Venezuelan rockers Telegrama are ready to take on the world.
Venezuelan rock band Telegrama finally arrive in the United States, despite the social and political unrest in their home country, to promote their third album, Cambia Tus Amigos, and its single, “Vamos.”
Although largely unknown to American audiences, Telegrama has been around since 2005 and describe themselves as a Spanish rock and alternative band. Their previous releases received critical acclaim, including the album Country Club, which was their first exposure to the American market through MTV and placed them at the top of the Venezuelan charts.
By 2013, the band had developed a more defined sound and identity, and began working on their new album. The result is a more mature project that promotes individual growth in every person.
Reaching the states is a dream come true for the group, who have waited a long time for the opportunity, due to the unstable economical and political climate in their native Venezuela.
Telegrama is comprised of Javier Garcia, Roberto Castillo, Daniel Pirone and Gonzo Suarez, and in an exclusive interview with Living Out Loud, vocalist Garcia discusses their past struggles, their new album and their upcoming plans.
Living Out Loud: Why was the wait so long to approach the American market?
Javier Garcia: Well, as you may be aware, we’re from a country that is a bit …complicated. Venezuela has being submerged in a deep economic crisis for years now, and that delayed our projects and plans for about two years. That, combined with the difficulty with air travel out of Venezuela due to so many airlines leaving the country, made the delays even longer. For us, it seemed like an absurd dream at first, because we had only ever promoted in Venezuela, but finally we have an opportunity to do it over there.
LOL: Has the political unrest in your country limited or hindered the band’s freedom of artistic expression?
JG: Up until now, we’ve had complete freedom of expression. The only reason that would change is if we somehow posed any threat to the government, and so far, that is not the case. The only instances I know of repression are of people who belong to anti-political organizations that challenge the corruption our government has become known for. Otherwise they leave people alone, but the classism in the country is enormous. We’ve never been repressed, but we have been placed within the absurd class system as rich, in a system that only has very few rich and mostly poor.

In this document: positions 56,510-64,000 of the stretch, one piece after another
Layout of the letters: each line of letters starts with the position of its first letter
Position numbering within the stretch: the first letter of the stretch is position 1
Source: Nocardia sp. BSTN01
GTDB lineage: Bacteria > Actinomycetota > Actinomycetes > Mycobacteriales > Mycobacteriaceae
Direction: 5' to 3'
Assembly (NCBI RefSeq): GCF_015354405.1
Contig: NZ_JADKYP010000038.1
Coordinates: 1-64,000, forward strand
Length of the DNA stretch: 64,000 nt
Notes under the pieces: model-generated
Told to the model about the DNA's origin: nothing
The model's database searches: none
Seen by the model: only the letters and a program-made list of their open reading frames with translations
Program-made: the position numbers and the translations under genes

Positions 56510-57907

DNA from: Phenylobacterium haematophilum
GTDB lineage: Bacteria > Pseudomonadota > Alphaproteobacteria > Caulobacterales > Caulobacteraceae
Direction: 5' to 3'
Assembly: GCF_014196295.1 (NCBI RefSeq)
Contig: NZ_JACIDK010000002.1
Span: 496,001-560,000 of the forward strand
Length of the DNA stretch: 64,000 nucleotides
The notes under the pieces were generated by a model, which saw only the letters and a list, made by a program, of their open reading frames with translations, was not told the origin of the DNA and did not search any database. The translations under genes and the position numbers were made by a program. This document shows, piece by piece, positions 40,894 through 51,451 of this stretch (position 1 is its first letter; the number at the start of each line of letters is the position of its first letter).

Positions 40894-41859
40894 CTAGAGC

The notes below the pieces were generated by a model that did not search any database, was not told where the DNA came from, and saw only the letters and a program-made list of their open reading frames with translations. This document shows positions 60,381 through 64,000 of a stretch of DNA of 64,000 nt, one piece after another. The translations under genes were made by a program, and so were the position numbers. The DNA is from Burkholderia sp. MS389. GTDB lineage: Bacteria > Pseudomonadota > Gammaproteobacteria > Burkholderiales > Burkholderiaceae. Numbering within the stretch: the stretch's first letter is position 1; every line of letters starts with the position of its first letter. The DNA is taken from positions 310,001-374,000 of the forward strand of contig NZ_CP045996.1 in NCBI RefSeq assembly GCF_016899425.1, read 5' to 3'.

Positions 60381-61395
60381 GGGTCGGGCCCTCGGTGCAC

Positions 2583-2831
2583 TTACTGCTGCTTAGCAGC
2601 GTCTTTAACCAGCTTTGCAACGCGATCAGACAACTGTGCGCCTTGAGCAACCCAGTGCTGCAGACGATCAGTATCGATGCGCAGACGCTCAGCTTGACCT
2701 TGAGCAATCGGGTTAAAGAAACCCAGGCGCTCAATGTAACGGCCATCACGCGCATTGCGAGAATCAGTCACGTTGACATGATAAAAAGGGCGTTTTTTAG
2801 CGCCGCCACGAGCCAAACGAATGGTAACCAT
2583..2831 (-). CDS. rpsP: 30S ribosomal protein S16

LOL: So you have complete freedom with your social protest songs?
JG: Yes. At first, we did several protest songs like “Dejar de Hablar” and “Prisionero.” Now with this new album, we did a song that is a lot more provocative in order to make our protest something more proactive. We want people to look within themselves and evolve into change. We know we need a change here, but that can only start within each of us.
LOL: What message do you wish to deliver with Cambia Tus Amigos?
JG: The main message is that change starts inside of us to improve our lives. We know change is necessary, but where does that change start? Here in Venezuela, we’ve developed bad habits such as not respecting traffic laws, not paying taxes, etc. There are very basic ideals about Democracy that most Venezuelans are just not well-versed in. We can’t ask others to change unless we change first, and that’s what we want people to understand.
LOL: Do you think that you’ve evolved and matured as a band since your last album?
JG: Yes. It’s not only musical maturity but life maturity as well. We were younger when we released our last album, and we’ve changed our style. Also, the socio-economic crisis we’ve experienced has influenced our way of thinking.
LOL: Tell us a bit more about the recording process of the new album.
JG: Roberto Castillo who is also our guitarist and Ruben Gutierrez, who is a friend of the band and comes from another band called Gaelica, produced Cambia Tus Amigos. We recorded here in Caracas in Ruben’s studio, and then the album was re-mastered by Mark Barbiero in New York. Masa, who already won a Grammy for us in 2012, did the concept and design behind the album. We also had the support of several other bands, and we launched it in Venezuela in October of last year.
LOL: What is “Vamos” about?
JG: “Vamos” is about hope and optimism, and talks about continuing to work in music, which is what we love, and how here in Venezuela that has been very difficult.
LOL: How would you describe the state of Spanish rock in Venezuela?
JG: Honestly, some of the best music out of Latin America is made here in Venezuela. If you stop and think of all the old and new music that’s come out of here, it’s astonishing. Nevertheless, the market is at rock bottom, and many industries have actually come to a halt due to the crisis. We’re a perfect example of the great music Venezuela has to offer, it’s just that most don’t have the resources to make themselves known abroad.
These young men definitely bring something new to the table, including very strong objectives to promote social change through their music, not only in Venezuela, but in other parts of the world. They are now embarking on a very ambitious promotional tour throughout South America, including sold-out shows in Peru and Colombia. As far as a performance in Los Angeles, they are in talks to set up some dates soon.
Cambia Tus Amigos is currently available. For more information, visit telegramamusic.com.
Edison Millan contributed to this story.